Variants of that same phrase have been written by Leonard Gilroy of the Reason Foundation and Harvard privatization expert John Donahue. Despite the divide among politicians and activists, scholars who investigate the nuts and bolts of privatization recognize that, like any tool, privatization can make a mess if used for the wrong job. It can also help provide better and more efficient services when used for the right job. 

As we further our understanding of when and how privatization and public-private partnerships are succeed, we will see less and less failure if we have the right institutions.

Chris Trotter: Labour Needs To Stop Saying What People DON'T want to hear

The anguish of Labour supporters on election night was expressed mostly in Anglo-Saxon. Polite English just doesn’t have the emotional range for disaster on such a lavish scale.

Unquestionably, as political disasters go, this one was a biggie.

Bill Rowling told the nation on election night 1975 (when Rob Muldoon sent Labour plummeting to the abysmal depths of 39.6 percent) that he “felt like he’d been run over by a bus”. Oh, what David Cunliffe would have given for that bus! On the night of 20 September 2014, Labour’s hapless leader must have felt like he’d been run over by a fully-laden freight train, which had then stopped and reversed back over him, just to make sure.

Sunday, October 19, 2014

Mike Butler: Forestry trust’s vanishing $1m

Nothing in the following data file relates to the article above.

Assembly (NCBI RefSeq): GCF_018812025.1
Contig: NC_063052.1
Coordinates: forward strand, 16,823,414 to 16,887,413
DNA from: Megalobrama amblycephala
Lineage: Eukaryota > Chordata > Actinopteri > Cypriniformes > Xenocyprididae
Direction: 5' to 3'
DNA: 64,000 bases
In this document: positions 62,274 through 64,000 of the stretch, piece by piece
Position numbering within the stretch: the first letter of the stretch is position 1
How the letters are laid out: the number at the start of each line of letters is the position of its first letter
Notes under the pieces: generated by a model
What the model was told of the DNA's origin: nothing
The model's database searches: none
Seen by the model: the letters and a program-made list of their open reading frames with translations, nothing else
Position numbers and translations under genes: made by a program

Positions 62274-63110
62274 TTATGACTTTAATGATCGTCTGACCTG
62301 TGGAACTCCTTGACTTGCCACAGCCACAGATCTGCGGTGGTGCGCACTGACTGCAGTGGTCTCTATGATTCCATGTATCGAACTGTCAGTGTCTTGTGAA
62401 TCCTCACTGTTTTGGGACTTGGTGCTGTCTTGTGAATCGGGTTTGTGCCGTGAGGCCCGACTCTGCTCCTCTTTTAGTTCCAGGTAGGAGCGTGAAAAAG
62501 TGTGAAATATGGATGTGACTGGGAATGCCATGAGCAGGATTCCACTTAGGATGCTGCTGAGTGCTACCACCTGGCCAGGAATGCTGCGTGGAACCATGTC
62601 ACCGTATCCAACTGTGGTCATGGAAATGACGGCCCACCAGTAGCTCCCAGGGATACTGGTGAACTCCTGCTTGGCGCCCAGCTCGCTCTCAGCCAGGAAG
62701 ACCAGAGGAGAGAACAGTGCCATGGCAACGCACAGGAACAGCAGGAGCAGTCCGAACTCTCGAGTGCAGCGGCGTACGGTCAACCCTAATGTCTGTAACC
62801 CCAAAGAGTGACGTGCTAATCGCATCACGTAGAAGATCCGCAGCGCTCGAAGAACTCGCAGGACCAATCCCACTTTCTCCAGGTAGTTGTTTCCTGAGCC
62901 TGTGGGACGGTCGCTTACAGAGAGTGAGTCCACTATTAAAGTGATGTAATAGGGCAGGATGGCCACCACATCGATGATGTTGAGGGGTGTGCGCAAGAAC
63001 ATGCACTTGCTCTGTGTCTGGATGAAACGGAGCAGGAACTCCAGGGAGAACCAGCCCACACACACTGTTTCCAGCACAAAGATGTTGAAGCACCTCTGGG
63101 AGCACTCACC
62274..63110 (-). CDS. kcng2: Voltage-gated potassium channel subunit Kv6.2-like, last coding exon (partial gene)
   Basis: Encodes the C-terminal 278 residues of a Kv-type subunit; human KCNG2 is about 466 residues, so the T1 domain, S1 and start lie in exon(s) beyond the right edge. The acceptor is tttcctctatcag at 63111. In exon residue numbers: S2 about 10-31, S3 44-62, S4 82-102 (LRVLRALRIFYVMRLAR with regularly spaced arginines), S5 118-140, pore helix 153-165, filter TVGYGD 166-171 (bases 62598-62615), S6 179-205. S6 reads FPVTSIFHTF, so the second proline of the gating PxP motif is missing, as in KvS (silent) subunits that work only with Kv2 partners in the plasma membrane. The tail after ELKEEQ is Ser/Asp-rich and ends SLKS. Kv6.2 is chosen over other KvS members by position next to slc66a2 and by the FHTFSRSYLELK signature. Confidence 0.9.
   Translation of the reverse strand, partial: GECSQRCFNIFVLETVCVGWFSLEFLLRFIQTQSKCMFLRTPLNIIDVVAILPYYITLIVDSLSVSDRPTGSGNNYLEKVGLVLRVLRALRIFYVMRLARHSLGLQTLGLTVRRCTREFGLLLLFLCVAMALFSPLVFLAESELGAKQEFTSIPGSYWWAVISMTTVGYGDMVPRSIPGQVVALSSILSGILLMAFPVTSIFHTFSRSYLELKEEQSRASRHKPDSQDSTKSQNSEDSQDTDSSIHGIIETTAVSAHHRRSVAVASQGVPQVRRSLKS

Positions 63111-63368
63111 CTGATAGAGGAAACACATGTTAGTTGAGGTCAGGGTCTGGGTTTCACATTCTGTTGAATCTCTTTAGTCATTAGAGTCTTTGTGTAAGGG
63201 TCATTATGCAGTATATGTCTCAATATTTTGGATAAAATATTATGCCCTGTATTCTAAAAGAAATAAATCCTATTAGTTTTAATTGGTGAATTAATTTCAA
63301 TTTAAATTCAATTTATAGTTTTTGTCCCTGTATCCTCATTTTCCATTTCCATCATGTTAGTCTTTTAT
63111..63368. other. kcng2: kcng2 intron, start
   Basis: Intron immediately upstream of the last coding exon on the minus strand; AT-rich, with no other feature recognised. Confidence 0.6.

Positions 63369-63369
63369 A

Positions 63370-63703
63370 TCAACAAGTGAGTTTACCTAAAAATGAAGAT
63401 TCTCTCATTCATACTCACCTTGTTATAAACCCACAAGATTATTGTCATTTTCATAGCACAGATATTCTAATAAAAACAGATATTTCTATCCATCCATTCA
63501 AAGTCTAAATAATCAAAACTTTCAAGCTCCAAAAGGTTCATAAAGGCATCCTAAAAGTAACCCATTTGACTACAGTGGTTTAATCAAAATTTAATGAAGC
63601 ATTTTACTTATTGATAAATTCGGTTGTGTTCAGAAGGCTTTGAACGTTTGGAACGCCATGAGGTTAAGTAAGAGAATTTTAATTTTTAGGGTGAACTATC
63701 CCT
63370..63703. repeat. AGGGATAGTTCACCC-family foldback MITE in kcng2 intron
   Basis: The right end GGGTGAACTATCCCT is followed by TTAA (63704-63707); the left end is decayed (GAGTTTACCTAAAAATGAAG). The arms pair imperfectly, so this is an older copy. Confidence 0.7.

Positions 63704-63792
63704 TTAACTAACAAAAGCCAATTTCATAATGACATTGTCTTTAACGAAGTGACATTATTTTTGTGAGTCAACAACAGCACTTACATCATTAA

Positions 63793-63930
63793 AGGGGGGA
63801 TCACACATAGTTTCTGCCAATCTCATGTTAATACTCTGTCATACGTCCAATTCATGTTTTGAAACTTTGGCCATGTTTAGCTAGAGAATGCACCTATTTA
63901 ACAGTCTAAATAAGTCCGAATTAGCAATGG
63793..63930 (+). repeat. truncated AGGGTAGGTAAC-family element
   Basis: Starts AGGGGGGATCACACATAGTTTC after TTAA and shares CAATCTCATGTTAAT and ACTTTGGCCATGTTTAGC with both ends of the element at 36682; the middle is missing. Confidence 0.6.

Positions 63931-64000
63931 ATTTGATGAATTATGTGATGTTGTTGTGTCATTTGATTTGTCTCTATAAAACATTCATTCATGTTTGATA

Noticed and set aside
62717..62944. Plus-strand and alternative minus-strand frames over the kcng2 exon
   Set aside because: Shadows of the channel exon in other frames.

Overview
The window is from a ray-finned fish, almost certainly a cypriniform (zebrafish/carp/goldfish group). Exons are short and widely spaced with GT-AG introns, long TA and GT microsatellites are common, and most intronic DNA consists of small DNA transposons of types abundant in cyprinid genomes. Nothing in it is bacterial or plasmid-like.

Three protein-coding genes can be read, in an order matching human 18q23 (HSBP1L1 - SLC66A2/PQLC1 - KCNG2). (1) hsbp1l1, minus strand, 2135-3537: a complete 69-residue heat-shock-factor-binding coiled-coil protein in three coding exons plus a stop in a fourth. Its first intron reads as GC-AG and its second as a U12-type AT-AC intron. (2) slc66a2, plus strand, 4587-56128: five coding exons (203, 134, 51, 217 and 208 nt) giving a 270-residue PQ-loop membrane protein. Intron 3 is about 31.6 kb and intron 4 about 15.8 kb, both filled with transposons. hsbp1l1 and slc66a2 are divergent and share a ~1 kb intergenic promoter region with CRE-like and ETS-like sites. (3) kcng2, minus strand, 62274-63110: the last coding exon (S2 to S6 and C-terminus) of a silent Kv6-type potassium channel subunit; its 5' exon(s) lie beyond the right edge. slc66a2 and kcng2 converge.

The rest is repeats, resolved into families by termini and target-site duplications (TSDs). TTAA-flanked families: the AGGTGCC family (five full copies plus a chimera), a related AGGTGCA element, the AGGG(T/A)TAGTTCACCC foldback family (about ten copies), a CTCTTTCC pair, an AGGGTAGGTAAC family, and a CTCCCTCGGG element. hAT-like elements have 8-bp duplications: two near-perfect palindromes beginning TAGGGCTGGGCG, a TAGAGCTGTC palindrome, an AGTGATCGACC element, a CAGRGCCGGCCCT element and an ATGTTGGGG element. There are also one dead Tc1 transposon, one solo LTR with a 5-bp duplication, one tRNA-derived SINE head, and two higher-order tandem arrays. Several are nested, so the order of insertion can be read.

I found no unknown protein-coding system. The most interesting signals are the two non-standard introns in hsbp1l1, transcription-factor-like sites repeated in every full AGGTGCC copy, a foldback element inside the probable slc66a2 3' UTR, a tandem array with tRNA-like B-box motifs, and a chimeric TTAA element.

The Far North Parengarenga 3G Trust that received more than $1-million two years ago now has $13.41 in the bank after allegations that trustees paid themselves $600,000 and with a further $400,000 unaccounted for.

The Maori Land Court appointed seven people in 2009 to replace the Maori Trustee as responsible trustees for a 500ha plantation forestry block in Parengarenga, according to a reserved judgment by Judge David Ambler.

The Maori Trustee transferred $1,090,000 into its accounts in September 2012.

Saturday, October 18, 2014

Frank Newman: Regulation risks for property investors

The ANZ Bank and the New Zealand Property Investors’ Federation (NZPIF) have released the findings of their annual property investors’ survey. It’s an interesting insight into the thinking of residential property investors and how that thinking has been shaped by government policy and market conditions. Members of the NZPIF tend to be larger investors who have been in the game for a number of years which is reflected in the results.  1156 property investors took part in the survey.  

The general themes to emerge are:
  • Concerns about government regulation,
  • Debt reduction, and
  • An expectation that property prices will continue to rise.

Brianna Heinrichs from Canada: Communities Should Say “No” to Youth Curfews